Updated at 5:54 p.m. ET on 2019-10-02
Malaysia expressed “serious displeasure” Wednesday over a foreign news report quoting a diplomat from the country as criticizing internment camps for ethnic Uyghurs in China’s Xinjiang region.
Malaysia’s Ministry of Foreign Affairs was referring to a New York Times article last week that published quotes from a “private account” by the Malaysian diplomat who had visited some of the camps in two Xinjiang cities.
China has come under fire for placing more than one million Uyghurs and other Muslims minorities in a vast network of internment camps since April 2017, accusing them of harboring “strong religious views” and politically incorrect ideas.
Beijing has been calling these camps boarding schools and vocational centers.
“Delegates could actually sense fear and frustration from the students,” the Malaysian diplomat wrote after his December visit with a dozen other diplomats from mostly Muslim nations, the New York Times reported.
“China may have legitimate reasons to implement policies intended to eliminate the threat of terrorism, especially in Xinjiang. However, judging by its approach, it is addressing the issue wrongly and illegitimately, e.g. preventing Muslim minors from learning the Quran,” the diplomat was quoted saying in his report.
The diplomat referred to the once-bustling Kashgar and Hotan cities in Xinjiang as “zombie towns,” saying the streets were virtually empty and that China was probably “using the threat of terrorism as an excuse to ‘sanitize’ Uighur Muslims until they become acceptable Chinese citizens.”
The Malaysian foreign ministry said in a statement that the New York Times report “appears to carry malicious intent,” adding that it “expresses serious displeasure at and disapproves” of the article.
“The ministry does not comment on the specifics of its internal communications, which are a matter of strict confidentiality,” the statement said, underscoring close ties between Malaysia and China. “Those communications are not meant to be made public.”
In its report titled “China wants the world to stay silent on Muslim camps,” the Times raised questions on China’s claim that its state-mandated detention camps, surrounded by high walls and watchtowers, are central to its fight against Muslim extremism.
Beijing has described them as boarding schools, explaining that detainees are in the camps voluntarily, the Times report said, as it explained how China would generally handpick visitors, including journalists from friendly countries who are then often quoted in the state-run Chinese news media offering flattering comments.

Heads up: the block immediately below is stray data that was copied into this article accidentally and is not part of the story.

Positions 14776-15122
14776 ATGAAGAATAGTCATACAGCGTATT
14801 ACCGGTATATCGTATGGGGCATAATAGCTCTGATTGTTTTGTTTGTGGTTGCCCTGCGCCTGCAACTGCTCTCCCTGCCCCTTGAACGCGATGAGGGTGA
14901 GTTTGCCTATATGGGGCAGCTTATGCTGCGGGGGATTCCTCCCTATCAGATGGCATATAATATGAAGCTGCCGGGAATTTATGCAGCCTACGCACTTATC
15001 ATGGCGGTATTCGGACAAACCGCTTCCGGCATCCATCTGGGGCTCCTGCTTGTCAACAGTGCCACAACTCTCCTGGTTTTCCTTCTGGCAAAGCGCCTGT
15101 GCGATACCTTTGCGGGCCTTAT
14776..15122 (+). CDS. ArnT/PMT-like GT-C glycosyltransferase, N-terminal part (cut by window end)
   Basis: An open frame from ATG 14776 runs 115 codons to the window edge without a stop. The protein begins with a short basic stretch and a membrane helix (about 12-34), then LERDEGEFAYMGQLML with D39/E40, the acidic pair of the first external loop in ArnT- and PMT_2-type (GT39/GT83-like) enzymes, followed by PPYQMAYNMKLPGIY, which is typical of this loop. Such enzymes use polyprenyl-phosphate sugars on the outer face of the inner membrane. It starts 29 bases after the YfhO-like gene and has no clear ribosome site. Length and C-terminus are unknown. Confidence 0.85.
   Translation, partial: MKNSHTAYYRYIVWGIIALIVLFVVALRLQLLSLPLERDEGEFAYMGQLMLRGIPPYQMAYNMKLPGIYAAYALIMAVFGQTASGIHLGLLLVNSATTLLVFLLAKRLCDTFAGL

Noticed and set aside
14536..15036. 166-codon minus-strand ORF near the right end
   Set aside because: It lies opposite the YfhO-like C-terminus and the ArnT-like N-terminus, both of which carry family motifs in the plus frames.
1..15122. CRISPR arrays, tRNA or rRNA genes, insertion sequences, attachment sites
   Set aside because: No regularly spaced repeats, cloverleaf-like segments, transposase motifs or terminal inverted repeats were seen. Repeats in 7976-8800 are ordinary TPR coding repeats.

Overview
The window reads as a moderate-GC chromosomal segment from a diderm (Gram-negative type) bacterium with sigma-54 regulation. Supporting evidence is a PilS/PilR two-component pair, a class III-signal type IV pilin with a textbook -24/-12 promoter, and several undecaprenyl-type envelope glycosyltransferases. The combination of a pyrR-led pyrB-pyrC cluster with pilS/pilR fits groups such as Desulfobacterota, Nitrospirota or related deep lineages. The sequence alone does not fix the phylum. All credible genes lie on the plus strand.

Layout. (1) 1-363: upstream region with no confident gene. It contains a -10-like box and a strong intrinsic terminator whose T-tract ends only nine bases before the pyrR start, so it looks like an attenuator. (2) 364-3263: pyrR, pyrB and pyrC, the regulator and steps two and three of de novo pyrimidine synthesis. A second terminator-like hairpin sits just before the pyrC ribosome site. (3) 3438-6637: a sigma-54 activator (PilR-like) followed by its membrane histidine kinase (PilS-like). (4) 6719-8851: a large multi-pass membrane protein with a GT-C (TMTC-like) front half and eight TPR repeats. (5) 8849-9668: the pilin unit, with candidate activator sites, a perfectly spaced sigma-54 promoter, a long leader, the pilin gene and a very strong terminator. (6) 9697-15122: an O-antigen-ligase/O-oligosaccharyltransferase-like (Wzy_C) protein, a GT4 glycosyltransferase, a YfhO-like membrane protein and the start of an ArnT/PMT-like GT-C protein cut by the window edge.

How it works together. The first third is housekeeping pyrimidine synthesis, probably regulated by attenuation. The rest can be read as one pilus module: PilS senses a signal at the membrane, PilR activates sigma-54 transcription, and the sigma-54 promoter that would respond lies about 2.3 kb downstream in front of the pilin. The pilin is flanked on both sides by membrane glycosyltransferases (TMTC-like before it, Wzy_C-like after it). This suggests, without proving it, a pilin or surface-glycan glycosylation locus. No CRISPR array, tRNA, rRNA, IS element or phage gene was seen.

But such trips “do not always go as planned,” the Times article said. It quoted two reports – one from European Union officials and another from a Malaysian diplomat who visited Kashgar and Hotan cities in Xinjian last year with a dozen other diplomats from mostly Muslim nations.
The report quoted the Malaysian as saying that delegates in the trip “could actually sense fear and frustration from the ‘students’” in the internment camps.
In July, Malaysia’s Islamic Affairs minister came under sharp criticism after describing a Uyghur internment camp that he visited in China as a “training and vocational center,” contradicting U.S. officials and rights groups that have likened such facilities to concentration camps.
“The Center is running industrial training activities with various skills such as sewing, legislation, art, flower arrangement and et cetera,” said a caption for one of the photos posted on June 26 on Minister Mujahid Yusof Rawa’s Facebook page. The official declined to disclose the location of the Uyghur camp that he had visited in China.
Chinese authorities label the camps as centers for “transformation-through-education” but most people refer to them simply as “re-education camps,” according to Amnesty International.
Prime minister questioned about Uyghurs
The statement issued by Malaysia’s foreign office on Wednesday came days after Prime Minister Mahathir Mohamad told BenarNews, during an interview in New York, that China’s diplomatic and economic power may have prevented Muslim nations from criticizing its repression of the ethnic Uyghur minority.
Mahathir, a champion of issues affecting the Muslim community, has been relatively quiet on Beijing’s repression in Xinjiang, where it has been accused of holding more than 1.5 million Uyghurs and other Muslim minorities in a vast network of internment camps and systematic surveillance since April 2017.
Asked about the apparent contradiction and the Muslim world’s general reluctance to criticize Beijing over the Uyghur issue, Mahathir cited what he described as the power wielded by China.
“Because China is a very powerful nation,” the 94-year-old leader told BenarNews. “You don’t just try and do something which would anyway fail, so it is better to find some other less violent ways not to antagonize China too much, because China is beneficial for us.”
But China’s sweeping confinement of Uyghurs has spurred criticisms from human rights groups, which have criticized Mahathir and the 57-nation Organization of Islamic Cooperation (OIC) for not speaking up for the Uyghurs when countries such as the United States had described Beijing’s actions in Xinjiang as “the stain of the century.”